Three weeks ago, I wrote a column about why investors should fear Trump’s “really dumb idea” – his decision to slap tariffs on U.S. aluminum and steel imports.
Some readers objected, arguing that Trump is a brilliant negotiator and pointing out that the market – after stumbling briefly – seemed to have shrugged the whole thing off.
But it hasn’t shrugged it off lately.
Trump’s announcement Thursday that he would slap $60 billion in tariffs on Chinese imports caused an immediate reaction in the market – one that only a short seller could love.
The Dow plunged more than 1,100 points in two days as investors grew increasingly concerned about a trade war.
This fear could keep stocks under pressure for a while. But I’m not advising readers adjust their exposure to equities.
At least… not yet.
Yes, China runs a $375 billion trade surplus with the U.S. But that is not entirely bad.
China is the factory to the world. We love its inexpensive electronics, clothing and furniture. It loves our agricultural exports, finished products and technological services. (Although Chinese consumers don’t have the purchasing power that American consumers do.)
The bigger problem is that China engages in mercantilist policies, stealing intellectual property and forcing foreign companies to turn over cutting-edge technology.
That is clearly wrong. But slapping tariffs on Chinese products is not the way to fix it.
A far better approach would be to form a coalition of countries damaged by these policies – including Japan, South Korea and most of the European Union – and present a unified front, letting China know its practices are unacceptable and won’t be tolerated anymore.
Trump’s choice – unilateral tariffs – has only ignited retaliatory actions by China… along with threats that it can and will do more. (Not good, especially if you’re a U.S. exporter.)
It’s also worth noting that the Chinese are targeting agricultural and manufacturing exports from districts won by Donald Trump, Mitch McConnell and Paul Ryan.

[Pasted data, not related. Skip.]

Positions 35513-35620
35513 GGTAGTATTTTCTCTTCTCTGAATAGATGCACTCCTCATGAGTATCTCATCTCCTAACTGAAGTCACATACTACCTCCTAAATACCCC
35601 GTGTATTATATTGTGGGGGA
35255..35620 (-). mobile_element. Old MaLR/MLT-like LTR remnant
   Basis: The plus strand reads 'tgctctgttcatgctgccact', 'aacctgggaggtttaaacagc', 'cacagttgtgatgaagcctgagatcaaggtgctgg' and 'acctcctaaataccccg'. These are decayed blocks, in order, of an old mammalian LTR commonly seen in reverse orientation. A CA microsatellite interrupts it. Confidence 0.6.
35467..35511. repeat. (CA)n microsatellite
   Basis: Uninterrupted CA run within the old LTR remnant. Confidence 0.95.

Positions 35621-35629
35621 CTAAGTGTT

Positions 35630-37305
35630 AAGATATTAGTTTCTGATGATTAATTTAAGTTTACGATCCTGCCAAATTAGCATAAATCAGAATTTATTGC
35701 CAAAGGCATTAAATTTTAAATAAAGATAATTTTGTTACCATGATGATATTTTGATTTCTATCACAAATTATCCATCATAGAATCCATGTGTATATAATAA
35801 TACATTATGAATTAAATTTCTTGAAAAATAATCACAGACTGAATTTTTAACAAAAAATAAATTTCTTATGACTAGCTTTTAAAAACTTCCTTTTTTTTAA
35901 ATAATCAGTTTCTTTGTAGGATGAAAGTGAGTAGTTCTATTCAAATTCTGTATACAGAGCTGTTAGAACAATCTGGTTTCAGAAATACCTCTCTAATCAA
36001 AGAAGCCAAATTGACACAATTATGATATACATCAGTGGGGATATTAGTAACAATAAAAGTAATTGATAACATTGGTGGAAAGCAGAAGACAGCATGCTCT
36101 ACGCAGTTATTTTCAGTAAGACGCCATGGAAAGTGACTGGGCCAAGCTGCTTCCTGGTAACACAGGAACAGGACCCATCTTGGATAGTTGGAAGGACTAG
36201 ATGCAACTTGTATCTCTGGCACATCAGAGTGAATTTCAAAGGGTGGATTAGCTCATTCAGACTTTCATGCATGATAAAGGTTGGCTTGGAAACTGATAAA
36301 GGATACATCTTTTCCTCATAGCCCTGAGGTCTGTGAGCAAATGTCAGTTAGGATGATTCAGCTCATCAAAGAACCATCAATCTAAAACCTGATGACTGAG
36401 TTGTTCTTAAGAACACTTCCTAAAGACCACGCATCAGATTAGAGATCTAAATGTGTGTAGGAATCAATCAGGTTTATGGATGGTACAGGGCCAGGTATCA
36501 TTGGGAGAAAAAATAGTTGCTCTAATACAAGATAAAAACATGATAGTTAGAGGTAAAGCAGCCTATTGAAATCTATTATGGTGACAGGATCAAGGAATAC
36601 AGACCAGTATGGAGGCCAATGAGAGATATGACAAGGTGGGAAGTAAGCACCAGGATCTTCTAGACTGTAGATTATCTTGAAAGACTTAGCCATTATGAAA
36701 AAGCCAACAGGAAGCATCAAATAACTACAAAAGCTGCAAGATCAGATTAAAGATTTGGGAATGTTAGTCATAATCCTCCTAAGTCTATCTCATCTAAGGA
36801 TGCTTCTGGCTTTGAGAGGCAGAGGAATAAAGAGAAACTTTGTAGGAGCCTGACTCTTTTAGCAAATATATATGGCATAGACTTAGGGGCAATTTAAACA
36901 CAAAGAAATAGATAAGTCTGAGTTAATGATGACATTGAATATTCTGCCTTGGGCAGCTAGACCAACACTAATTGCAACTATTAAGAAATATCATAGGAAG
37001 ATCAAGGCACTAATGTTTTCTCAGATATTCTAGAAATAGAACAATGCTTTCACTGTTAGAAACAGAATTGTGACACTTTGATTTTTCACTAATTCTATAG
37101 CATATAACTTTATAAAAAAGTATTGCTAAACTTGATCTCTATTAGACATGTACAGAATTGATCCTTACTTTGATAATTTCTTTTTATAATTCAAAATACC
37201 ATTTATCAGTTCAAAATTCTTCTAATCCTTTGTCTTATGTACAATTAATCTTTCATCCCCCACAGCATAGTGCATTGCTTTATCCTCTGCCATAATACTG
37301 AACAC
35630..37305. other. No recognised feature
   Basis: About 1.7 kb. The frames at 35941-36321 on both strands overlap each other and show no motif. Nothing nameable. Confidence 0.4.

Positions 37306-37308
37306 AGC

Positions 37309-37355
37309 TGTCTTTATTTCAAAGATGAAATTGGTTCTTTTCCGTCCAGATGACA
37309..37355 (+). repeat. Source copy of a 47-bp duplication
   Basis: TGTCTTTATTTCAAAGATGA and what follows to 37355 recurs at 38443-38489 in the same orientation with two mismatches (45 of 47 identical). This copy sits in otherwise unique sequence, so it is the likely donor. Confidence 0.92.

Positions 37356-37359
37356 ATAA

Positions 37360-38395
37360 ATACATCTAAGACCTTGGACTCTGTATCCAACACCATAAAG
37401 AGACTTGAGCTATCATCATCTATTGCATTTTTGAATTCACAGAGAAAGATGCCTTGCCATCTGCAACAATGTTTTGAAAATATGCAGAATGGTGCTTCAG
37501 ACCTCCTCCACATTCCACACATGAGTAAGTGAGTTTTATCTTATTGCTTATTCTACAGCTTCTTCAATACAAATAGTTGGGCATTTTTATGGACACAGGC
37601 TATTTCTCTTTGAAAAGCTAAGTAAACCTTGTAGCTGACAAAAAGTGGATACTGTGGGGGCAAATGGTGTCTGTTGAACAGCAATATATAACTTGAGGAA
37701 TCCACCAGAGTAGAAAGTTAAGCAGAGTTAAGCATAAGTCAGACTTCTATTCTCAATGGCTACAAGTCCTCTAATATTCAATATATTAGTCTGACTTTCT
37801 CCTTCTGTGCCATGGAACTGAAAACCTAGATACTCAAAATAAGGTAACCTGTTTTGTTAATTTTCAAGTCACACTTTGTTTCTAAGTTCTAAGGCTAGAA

Turns out trade wars aren’t so easy to win after all.
The real problem for investors is that no one can know how this will play out.
Will both sides continue to escalate, causing further economic damage? Or will one side back down?
For instance, Trump announced steel and aluminum tariffs a few weeks ago but almost immediately walked them back by exempting Canada, Mexico and the European Union.
Yet these are the countries responsible for most of our steel and aluminum imports. So Trump wound up with the worst of both worlds: no real protection for domestic steel producers and anger and retaliation from the other countries.
Given that the war of words is heating up, protectionist retribution is already underway and the market is swooning, wouldn’t it be wise to get out of stocks?
No. That smacks of market timing… and market timing – except during rare periods of abject pessimism or rapturous euphoria – is a loser’s game.
For another thing, Trump just appointed Larry Kudlow as his chief economic advisor. Kudlow well understands the folly of protectionism and will help moderate Trump’s worst instincts.
Moreover, the president has repeatedly pointed to the roaring stock market as justification for his economic policies. (I, too, have noted the positive effect of tax reform and deregulation.)
So let’s hope Trump takes his cue from his favorite barometer – the Dow – and changes his tack.
Otherwise, there is likely to be more stormy weather ahead.
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